Over time, narrowly economic interpretations of development (i.e., economic growth measured in trends in GDP per capita as the magical indicator) broadened to a wider vision of human development. This is now well established (since 1990) in the Human Development Index used in successive annual reports of the United Nations Development Programme to synthesize, alongside per capita GDP, quality-of-life variables like literacy, health, life expectancy, infant mortality, human rights, and gender equality into composite indices. Such measures take their cue from Sen’s (1999) pioneering work on reconceptualizing development as the capacity of people to exercise autonomy and control over their lives.

Migration Studies and Development Studies

Until relatively recently the two interdisciplinary fields of migration studies and development studies remained separate: migration scholars said little about development, and development specialists said little about migration. Policy debates likewise were kept largely separate. Some significant forays were made into the interlinkages, at both the local-regional level (Abadan-Unat et al. 1976) and on a more global scale (Skeldon 1997; Zelinsky 1971), but little attempt was made at formal theorization of the relationship.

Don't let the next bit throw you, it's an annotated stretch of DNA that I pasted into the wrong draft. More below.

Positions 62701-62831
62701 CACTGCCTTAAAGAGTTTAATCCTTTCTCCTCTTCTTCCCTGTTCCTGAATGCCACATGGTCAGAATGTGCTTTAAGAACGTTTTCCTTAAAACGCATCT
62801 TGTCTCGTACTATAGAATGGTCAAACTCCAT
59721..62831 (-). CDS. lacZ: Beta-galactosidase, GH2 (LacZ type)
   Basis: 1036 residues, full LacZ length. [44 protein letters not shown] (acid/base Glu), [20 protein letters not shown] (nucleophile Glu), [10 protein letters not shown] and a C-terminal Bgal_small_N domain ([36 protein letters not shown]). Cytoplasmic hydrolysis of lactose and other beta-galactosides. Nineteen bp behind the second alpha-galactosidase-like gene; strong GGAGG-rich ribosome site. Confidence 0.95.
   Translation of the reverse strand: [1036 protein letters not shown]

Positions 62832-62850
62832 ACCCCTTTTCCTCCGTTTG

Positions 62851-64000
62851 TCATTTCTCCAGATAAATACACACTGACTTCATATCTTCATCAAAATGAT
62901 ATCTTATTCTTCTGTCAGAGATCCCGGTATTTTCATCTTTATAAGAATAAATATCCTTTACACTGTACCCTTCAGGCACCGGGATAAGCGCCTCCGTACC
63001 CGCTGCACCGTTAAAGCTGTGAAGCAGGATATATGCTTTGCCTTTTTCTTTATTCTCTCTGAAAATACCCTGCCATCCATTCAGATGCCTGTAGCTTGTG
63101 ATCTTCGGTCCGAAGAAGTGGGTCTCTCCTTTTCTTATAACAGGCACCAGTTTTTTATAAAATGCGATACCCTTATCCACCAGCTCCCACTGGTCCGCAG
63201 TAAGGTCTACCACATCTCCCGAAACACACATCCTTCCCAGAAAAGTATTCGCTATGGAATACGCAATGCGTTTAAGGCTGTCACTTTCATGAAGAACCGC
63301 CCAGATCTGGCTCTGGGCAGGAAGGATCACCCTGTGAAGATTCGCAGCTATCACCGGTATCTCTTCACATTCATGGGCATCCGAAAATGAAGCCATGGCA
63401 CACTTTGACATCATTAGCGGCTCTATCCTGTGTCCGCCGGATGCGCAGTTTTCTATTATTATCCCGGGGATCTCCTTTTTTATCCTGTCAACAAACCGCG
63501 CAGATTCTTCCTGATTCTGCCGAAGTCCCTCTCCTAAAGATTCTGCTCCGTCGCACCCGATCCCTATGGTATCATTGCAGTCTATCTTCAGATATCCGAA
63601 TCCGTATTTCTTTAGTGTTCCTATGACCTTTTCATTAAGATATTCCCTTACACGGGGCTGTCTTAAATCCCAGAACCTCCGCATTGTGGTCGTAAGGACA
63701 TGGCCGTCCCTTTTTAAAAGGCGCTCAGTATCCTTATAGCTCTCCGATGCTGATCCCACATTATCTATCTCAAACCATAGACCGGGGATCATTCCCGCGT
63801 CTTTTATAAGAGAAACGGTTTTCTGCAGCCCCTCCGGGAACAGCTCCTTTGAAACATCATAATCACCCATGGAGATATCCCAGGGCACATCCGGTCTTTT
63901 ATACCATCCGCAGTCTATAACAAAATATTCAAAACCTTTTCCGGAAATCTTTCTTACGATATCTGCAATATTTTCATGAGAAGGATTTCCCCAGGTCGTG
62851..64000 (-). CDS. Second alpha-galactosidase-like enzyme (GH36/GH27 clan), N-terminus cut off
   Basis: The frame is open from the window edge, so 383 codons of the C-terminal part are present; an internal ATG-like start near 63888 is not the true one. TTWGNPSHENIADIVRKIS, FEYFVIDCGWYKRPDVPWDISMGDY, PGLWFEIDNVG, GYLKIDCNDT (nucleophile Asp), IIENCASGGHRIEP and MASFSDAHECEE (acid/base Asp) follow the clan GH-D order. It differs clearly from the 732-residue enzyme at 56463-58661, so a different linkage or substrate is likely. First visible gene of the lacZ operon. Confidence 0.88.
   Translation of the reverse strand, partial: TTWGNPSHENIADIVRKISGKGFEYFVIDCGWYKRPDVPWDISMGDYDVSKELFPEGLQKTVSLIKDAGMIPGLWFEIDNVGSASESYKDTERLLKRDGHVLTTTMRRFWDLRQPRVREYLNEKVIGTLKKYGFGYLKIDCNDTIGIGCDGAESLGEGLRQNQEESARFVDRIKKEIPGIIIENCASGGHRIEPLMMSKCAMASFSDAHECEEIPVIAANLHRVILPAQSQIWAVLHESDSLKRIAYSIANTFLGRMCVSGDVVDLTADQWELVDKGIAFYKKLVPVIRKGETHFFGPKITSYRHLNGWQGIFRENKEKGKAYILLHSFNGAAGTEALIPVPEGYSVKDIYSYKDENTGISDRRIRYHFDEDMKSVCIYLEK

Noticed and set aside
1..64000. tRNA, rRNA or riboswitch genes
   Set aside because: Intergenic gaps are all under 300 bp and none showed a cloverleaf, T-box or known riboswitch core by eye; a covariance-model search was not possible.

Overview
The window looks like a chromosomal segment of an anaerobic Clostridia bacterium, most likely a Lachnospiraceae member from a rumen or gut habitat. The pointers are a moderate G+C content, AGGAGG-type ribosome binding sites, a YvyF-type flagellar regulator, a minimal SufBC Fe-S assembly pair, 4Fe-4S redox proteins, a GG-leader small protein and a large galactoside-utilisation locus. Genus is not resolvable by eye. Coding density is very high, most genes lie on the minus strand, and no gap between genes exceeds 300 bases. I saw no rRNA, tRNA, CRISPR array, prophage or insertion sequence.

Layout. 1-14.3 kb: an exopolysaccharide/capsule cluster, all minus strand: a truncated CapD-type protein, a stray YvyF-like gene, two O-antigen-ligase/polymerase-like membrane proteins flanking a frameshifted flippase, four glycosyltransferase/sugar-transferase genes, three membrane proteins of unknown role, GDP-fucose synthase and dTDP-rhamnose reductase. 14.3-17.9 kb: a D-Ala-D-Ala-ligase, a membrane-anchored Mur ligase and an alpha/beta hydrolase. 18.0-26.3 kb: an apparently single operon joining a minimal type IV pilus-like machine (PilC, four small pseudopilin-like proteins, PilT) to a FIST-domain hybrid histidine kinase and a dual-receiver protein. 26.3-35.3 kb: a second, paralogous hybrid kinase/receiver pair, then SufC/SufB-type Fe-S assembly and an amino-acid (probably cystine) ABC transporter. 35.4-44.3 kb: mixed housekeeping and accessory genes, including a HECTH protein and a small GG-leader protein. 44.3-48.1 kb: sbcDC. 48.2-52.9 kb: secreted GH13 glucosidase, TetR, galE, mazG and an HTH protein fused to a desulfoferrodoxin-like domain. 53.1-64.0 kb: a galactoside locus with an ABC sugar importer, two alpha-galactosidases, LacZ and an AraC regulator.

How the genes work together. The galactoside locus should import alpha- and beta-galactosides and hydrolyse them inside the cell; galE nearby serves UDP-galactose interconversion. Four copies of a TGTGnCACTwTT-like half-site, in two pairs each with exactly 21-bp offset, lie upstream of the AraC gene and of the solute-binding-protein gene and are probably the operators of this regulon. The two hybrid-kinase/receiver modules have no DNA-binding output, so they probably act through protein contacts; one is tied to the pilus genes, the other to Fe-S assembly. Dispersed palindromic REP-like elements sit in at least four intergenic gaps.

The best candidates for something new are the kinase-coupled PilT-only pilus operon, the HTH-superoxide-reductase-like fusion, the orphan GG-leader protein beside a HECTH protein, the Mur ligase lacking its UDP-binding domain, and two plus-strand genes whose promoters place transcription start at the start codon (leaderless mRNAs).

For most of the post-war period until the early 1990s, the predominant European discourse focused on labour-market needs, “guest worker” immigration, and “integration”. There was almost no acknowledgement of migrants’ links to their home countries and their developmental impact there. There was, however, an implicit assumption that migration would be beneficial to migrants’ home countries through savings and remittances sent back, and through the innovative stimulus of return migration. However, several studies carried out in various return-destination contexts in the 1970s and 1980s found this return-development mechanism to be largely lacking.4 What was clear then, and what has emerged with renewed clarity as a result of the westward migration of Poles and other accession-country migrants since 2004, is the developmental contribution of labour migration to the receiving country, the continued growth of which was sustained and accelerated by extra supplies of flexible and willing labour. Both the guest worker migration and the recent East–west migration vindicate Piore’s (1979) thesis on the crucial role of migrant labour in fuelling growth in advanced industrial economies. Indeed Castles and Kosack (1973, 8), in their classic treatise on immigrant workers in Western Europe, go so far as to say that labour migration was a form of development aid given by the poor to the rich countries of Europe.